They also discussed their attitudes towards, and experiences of, Pee Power – and it can be seen as a unanimous success. Having lights inside and outside the latrines – whether they are powered by electricity, solar or Pee Power – is welcomed as being both safer and more convenient.
However, the use of Pee Power goes beyond simply providing light. As the only latrine block is located in that corner of the school, it would take some girls 5-10 minutes to walk there from their dormitories. Some would urinate and defecate in the open, closer to their dormitories, to avoid the long walk to the latrines. Pee Power encourages them to walk to the latrine block where the technology is installed and add to the power source, rather than going outside. They see Pee Power as a means of lowering the cost of electricity at the school, and hope this will result in lower school fees, so they prefer to use the latrines.
Therefore, Pee Power is reducing open defecation at the school, and improving public health and the safety of the students. With the continuous lighting, the girls not only feel safer from a male attacker, but also are safer from other things that may be lurking in the dark. The lighting inside the cubicle allows the user to see if there are any snakes around. Also, as the users can see what they are doing in the latrine, it is a lot cleaner.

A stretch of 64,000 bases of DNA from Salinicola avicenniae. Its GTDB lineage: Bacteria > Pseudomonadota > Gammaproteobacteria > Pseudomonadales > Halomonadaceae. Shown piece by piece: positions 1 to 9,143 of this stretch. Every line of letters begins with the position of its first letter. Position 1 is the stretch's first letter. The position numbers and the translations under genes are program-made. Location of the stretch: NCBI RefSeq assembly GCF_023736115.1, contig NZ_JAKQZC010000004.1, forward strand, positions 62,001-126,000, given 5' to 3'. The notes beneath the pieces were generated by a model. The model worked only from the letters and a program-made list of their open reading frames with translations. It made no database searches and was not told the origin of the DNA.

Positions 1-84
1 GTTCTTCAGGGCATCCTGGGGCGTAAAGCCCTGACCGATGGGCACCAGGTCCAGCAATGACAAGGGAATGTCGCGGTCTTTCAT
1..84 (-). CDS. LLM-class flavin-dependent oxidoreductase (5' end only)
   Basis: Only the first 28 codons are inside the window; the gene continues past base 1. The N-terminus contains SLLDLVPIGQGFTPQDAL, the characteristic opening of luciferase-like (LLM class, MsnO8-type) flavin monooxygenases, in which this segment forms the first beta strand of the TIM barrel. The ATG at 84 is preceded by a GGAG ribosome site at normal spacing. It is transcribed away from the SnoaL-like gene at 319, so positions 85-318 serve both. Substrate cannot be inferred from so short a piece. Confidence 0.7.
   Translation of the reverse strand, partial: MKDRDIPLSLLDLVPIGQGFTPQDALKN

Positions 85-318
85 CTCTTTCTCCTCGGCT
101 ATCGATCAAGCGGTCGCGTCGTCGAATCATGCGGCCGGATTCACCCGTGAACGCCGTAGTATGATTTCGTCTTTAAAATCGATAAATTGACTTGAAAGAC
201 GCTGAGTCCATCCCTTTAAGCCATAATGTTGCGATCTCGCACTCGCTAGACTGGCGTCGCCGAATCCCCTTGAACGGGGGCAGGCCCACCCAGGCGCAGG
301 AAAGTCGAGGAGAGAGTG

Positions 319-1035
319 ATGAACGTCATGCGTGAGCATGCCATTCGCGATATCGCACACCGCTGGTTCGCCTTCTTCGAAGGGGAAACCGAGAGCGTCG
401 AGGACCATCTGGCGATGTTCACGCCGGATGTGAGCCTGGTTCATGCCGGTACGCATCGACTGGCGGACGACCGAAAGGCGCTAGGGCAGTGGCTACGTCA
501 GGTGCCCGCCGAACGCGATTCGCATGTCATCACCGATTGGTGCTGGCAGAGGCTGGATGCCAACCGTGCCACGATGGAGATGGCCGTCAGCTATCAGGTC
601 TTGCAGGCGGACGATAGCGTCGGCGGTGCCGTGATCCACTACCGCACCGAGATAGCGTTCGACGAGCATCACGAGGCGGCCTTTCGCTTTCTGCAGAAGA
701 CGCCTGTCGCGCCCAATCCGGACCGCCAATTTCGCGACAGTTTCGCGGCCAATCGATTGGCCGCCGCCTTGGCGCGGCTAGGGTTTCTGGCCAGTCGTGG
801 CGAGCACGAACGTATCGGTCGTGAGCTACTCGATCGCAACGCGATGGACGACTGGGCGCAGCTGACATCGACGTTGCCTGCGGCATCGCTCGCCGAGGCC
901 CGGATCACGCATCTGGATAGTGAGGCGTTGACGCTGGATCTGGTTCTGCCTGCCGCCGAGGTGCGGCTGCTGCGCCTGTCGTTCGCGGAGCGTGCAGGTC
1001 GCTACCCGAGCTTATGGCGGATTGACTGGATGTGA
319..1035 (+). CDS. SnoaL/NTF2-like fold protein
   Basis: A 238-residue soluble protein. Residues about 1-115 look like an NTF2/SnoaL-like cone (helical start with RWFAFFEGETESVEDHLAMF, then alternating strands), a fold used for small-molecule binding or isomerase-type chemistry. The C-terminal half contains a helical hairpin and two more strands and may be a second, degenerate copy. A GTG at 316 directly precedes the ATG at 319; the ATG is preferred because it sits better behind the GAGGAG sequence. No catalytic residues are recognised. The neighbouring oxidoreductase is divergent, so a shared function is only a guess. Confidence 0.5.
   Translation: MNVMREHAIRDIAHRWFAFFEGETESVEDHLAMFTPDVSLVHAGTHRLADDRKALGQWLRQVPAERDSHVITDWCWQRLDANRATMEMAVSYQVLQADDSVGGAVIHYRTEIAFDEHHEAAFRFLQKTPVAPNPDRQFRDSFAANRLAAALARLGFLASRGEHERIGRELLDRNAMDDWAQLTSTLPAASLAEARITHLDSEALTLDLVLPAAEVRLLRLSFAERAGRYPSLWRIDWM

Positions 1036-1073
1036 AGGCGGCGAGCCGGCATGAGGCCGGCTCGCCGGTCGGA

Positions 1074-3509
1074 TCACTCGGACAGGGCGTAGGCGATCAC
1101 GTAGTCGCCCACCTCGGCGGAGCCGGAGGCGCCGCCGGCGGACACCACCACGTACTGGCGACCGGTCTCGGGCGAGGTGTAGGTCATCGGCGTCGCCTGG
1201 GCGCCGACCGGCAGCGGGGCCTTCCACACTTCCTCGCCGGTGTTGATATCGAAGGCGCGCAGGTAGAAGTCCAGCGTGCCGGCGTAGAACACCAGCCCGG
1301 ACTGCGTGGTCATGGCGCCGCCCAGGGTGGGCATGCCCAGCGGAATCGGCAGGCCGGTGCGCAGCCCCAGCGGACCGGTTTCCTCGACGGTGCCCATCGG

The students enjoyed meeting the team, and said the experience “created friendship”. The experience meant that they met people from England, Scotland and Nigeria, and learnt more about the world.
The technology interested them – not just Pee Power, but lights operated by a sensor was a new to them. One girl said she ran away from the latrine the first time the PIR-operated light came on, as she was shocked by it. Their curiosity was understandable, and they wanted to learn more about it. They were given a brief introduction to it in a talk to all 300+ girls whilst sat outside at break-time. Being in such a large group may have put some off asking questions, and a lot of them were left wanting to know a lot more. Many of the girls are bound for higher education and many were interested in science and were curious about this new intriguing project.
When asked how Pee Power could be improved, the answer was simple: they want more of it. They wanted it extended to other schools and villages. Their logic was that if it is available in homes, classrooms and dormitories then electricity bills would be lower. This could result in the school lowering fees, making it easier for families to pay them. Although this is not yet technically possible, it shows a great social acceptance of, and positive attitude towards, the principle of creating electricity out of urine and the benefits that could result from that. They also wanted to be taught about it, so they can operate it in the future and build their own stacks to service their homes and communities.
They said “many thanks” for bringing them Pee Power.
A press release from UWE Bristol on the trial can be read here.